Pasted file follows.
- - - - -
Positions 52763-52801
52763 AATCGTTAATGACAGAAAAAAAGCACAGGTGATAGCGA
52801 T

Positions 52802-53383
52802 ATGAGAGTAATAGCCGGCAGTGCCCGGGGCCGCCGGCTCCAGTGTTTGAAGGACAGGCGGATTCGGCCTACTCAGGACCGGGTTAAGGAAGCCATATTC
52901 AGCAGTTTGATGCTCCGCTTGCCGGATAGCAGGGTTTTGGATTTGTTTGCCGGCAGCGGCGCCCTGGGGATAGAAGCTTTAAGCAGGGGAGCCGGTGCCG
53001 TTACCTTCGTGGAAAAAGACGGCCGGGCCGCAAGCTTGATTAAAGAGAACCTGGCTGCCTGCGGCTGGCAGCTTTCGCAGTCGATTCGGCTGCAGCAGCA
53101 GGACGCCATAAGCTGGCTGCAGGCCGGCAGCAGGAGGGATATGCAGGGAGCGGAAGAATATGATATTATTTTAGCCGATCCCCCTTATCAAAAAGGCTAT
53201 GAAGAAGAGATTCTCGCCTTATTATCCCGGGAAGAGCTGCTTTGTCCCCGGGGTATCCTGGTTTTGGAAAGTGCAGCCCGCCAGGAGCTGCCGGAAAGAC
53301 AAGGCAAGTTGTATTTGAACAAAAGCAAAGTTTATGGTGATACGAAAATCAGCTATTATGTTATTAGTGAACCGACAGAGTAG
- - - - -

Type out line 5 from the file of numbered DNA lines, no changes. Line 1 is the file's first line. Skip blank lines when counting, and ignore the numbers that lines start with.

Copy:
52802 ATGAGAGTAATAGCCGGCAGTGCCCGGGGCCGCCGGCTCCAGTGTTTGAAGGACAGGCGGATTCGGCCTACTCAGGACCGGGTTAAGGAAGCCATATTC